The end result might be the same but there are lots of different ways to tie the knot.
Here’s a beginner’s guide to the main wedding ceremony types in Scotland…
IMAGE | Weddings by Hayley & Craig
Church of Scotland, Roman Catholic, Jewish, Muslim, Sikh, Hindu – all religious ceremonies vary according to their traditions and beliefs.
All must be performed by an appropriately authorised celebrant but there are different rules regarding where ceremonies can take place and who can be married.
The Catholic Church, for example, normally requires ceremonies to be held in a church you regularly attend.
If you’re a same-sex couple, some Scottish Episcopal Church priests will happily marry you, and the Church of Scotland may follow suit in a few years.
For the speciﬁc rules and guidelines around the religious ceremony you’d like, your best bet is to get in touch with your local place of worship – they’ll happily explain all the ins – and – outs!
Civil ceremonies offer a fuss-free way to tie the knot.
There are certain statutory aspects which legally have to be included, but you’ll have freedom to personalise your ceremony by incorporating any readings, rituals or music you like (although any religious content would not be carried out by the registrar).
Plus, civil ceremonies don’t have to take place in a register office.
If your registrar agrees to the location, you can have a civil ceremony pretty much anywhere you like.
If you’re planning to do something a bit different with either the location or content of your civil ceremony, we’d recommend running your ideas past your registrar for approval ﬁrst.
We’re very lucky in Scotland to be one of only a handful of countries in which humanist ceremonies are legally binding. If you’re looking for a secular ceremony that offers lots of room for personalisation, this could be the option for you.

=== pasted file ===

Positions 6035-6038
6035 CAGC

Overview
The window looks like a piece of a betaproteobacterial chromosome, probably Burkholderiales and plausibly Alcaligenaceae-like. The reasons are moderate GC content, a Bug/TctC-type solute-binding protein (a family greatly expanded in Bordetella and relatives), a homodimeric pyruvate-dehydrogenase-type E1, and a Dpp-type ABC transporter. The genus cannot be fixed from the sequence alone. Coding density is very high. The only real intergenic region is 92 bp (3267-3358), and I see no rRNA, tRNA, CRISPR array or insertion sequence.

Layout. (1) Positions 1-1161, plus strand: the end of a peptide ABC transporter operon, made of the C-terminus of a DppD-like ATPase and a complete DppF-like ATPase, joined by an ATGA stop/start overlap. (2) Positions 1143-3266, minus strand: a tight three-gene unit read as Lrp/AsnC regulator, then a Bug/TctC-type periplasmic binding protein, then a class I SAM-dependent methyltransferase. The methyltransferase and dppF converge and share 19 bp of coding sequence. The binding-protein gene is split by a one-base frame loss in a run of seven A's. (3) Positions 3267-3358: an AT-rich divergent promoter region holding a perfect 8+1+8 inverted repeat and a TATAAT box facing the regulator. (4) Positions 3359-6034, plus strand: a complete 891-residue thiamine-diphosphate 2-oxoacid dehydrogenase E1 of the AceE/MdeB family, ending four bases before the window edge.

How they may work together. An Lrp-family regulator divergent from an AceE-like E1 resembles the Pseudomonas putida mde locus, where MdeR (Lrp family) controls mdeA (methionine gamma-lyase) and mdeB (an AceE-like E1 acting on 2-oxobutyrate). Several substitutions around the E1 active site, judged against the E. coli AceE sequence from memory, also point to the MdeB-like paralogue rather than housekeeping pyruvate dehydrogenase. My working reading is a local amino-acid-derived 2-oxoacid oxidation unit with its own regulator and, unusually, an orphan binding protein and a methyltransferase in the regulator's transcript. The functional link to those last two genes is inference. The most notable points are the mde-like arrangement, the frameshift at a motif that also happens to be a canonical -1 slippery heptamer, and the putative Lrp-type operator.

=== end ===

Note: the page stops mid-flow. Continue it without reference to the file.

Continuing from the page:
Whether you want to get married in the romantic wilds of the Highlands or celebrate your love of Harry Potter with a themed wedding, you’ll be able to create a totally bespoke ceremony with your humanist celebrant.
Consider tying in symbolic gestures, like a handfasting, to add an extra meaningful element.
Interfaith celebrants offer great ﬂexibility to couples of any religions, mixed religions or no faith to build a ceremony that speaks to both of your beliefs and family traditions.
You’ll be able to combine multiple different religious and/or secular elements. This can include vows and readings, religious blessings and traditional handfastings.
Whether you’d like a secular ceremony or you and your partner have different religions or beliefs, this is the ideal way to get married in a manner you’ll both feel happy with.
~ T H E L E G A L S T U F F ~
IMAGES | Weddings by Hayley & Craig
We know ﬁlling out forms isn’t the most glam of wedding tasks, but it is one of the most essential.
Your chosen celebrant will be able to give you speciﬁc guidance on all the necessary legal checkmarks you need to have in place for your wedding to be official. These are the three main stages:
1. MARRIAGE NOTICE
You’ll need to submit an M10 Marriage Application Form to your local authority registrar no later than 29 days before your wedding.
2. MARRIAGE SCHEDULE
Your registrar will prepare your marriage schedule. This is the official doc you’ll both sign on the day, along with your celebrant and witnesses.
3. MARRIAGE CERTIFICATE
You need to submit your marriage schedule to the register office within three working days of your wedding. Then you’ll be sent out your marriage certiﬁcate (the legal proof you’ve tied the knot!).
To ﬁnd a registrar in your area, take a look at The Association of Registrars of Scotland’s list (it’s available on the National Records of Scotland website).